9:08am PT by Eriq Gardner
Teller Learns Why It's Not So Easy to Sue a Magician for Stealing a Trick
The hardest part of suing a magician might be keeping the defendant from disappearing.
When we first wrote nearly a year ago about the lawsuit brought by Raymond Teller (famous as the silent half of "Penn & Teller"), we might have assumed otherwise.
Teller accuses Dutch entertainer Gerard Dogge of ripping off his copyrighted magic piece called Shadows, putting it on YouTube as an illusion entitled The Rose & Her Shadow, and offering to reveal the secrets for $3,050. The litigation promised to help determine the level of protection that magicians have over their tricks, and to prevail, Teller would need to show that his trick is eligible for copyright protection and that Dogge's piece is substantially similar. To do that, he'll first need to perform the hard chore of showing that Shadows is "fixed in a tangible medium of expression from which the work can be performed," as the U.S. Copyright Office requires.
Teller has a head start.
He wrote down the details of his magic trick and registered it with the Copyright Office in 1983. He even illustrated the trick, which shows the petals of a rose being cut in the following manner...
Nevertheless, Dogge has proven to be a difficult defendant -- not because of any great arguments why he shouldn't be liable for copyright infringement and unfair competition under the Lanham Act, but rather because magicians are, well, masters of misdirection.
Earlier this month, U.S. District Judge James Mahan provided a status update and ruled on several motions. One had to do with whether the defendant was properly served papers in the case.
Soon after filing the lawsuit, Teller hired a private investigator and a law firm to locate Dogge. And how did that go?
"To date, defendant has evaded personal service and cannot be located in Belgium, Spain, or in any country in Europe," writes Mahan.
Teller might not have been able to find Dogge, but the famous magician managed to e-mail the court papers and prove that Dogge opened them. It's enough for the judge, who notes "the only reason defendant has not been personally served ... is because defendant surreptitiously evaded substantial attempts of service by plaintiff."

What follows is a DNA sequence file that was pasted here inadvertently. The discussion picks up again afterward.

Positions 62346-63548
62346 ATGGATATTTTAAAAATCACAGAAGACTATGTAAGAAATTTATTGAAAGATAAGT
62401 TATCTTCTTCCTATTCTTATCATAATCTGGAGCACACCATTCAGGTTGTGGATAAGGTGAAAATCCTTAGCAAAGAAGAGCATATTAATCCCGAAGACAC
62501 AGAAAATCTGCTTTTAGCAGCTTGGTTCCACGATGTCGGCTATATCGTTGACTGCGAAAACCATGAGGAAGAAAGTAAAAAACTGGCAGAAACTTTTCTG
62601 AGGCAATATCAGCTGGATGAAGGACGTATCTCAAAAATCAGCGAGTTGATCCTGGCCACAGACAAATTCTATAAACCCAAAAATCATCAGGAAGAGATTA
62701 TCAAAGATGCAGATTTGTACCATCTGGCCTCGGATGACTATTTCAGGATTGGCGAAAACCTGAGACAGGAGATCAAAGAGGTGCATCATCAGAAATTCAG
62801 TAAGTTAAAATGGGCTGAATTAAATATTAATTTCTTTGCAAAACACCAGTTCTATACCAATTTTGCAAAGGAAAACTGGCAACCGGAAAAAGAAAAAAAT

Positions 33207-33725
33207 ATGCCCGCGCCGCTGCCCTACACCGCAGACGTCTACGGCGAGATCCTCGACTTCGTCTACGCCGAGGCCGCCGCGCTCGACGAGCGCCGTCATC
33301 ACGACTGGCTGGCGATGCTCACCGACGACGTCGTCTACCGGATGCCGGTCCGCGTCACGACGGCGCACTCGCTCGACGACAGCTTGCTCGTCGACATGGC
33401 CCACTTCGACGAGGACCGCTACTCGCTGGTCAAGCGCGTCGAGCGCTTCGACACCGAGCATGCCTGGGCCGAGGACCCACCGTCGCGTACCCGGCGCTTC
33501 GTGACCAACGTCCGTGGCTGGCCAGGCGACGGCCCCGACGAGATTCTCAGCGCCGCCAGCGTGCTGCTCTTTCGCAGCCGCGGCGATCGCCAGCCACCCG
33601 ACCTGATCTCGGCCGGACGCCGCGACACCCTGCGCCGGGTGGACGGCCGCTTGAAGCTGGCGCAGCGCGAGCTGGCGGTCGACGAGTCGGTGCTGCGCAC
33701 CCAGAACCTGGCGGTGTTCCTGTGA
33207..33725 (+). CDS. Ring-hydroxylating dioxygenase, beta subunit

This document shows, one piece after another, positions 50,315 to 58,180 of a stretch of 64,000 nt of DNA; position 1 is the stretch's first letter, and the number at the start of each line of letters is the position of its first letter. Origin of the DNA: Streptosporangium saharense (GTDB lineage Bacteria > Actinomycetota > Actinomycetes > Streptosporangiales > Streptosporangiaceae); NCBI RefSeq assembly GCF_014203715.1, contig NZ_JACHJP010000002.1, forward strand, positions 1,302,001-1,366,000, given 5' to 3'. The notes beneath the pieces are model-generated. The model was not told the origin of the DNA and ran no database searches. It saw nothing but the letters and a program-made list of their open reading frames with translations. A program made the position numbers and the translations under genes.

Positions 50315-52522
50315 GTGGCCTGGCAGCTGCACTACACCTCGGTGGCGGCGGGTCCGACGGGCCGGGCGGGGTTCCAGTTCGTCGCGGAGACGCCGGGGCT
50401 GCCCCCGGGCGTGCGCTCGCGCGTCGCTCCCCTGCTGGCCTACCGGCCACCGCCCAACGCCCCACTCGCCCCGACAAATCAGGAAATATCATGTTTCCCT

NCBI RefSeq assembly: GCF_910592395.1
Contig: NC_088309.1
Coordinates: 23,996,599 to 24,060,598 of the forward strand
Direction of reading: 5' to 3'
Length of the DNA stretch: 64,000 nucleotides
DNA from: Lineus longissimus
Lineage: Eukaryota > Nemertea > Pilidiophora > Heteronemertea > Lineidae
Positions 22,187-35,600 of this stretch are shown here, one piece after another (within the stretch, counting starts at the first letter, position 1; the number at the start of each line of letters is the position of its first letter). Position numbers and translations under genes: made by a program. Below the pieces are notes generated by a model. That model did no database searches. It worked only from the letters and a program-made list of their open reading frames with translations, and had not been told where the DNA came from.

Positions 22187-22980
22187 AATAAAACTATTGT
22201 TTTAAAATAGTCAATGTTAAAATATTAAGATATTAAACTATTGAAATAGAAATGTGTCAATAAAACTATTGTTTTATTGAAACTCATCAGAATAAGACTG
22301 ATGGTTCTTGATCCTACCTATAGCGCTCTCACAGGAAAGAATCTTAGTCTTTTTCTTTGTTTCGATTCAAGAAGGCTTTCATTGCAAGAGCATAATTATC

To make matters more interesting, although Dogge has artfully avoided the papers, he's not been silent. In fact, he's provided countless, colorful filings, including one where he taunts, "I will, after being served in the legal way, obey to the Court by taking responsibility, I will defend myself and prove that there was no copyright infringement."
Dogge has other tricks up his sleeve.
Not all of them are successful. For instance, he attempted to introduce sealed evidence against Teller that contained "pornographic images," but the judge found it to be largely irrelevant. He also asked for a jury comprised of magicians, which the judge found "nonsensical."
But Dogge's legal chicanery has enjoyed some triumph.
He is currently suing Teller in Belgium for defamation, which prompted Teller to demand an anti-suit injunction. Teller wanted to enjoin Dogge from raising any claims in Belgium, but the judge won't go that far.
"It is true that defendant's defamation suit in Belgium against the plaintiff in this case has a vexatious flavor," writes Judge Mahan. "The vexatious flavor of the Belgian suit alone cannot overcome the fact that no other factor weighs in favor of an anti-suit injunction."
The lawsuits now proceed. Both the one in a Nevada federal court where Teller attempts to prove that Dogge hurt his business by uploading a (now-removed) copycat magic trick to YouTube as well as the one in Belgium where Dogge attempts to show that Teller has hurt his reputation. Hopefully, everyone will show up for trial.
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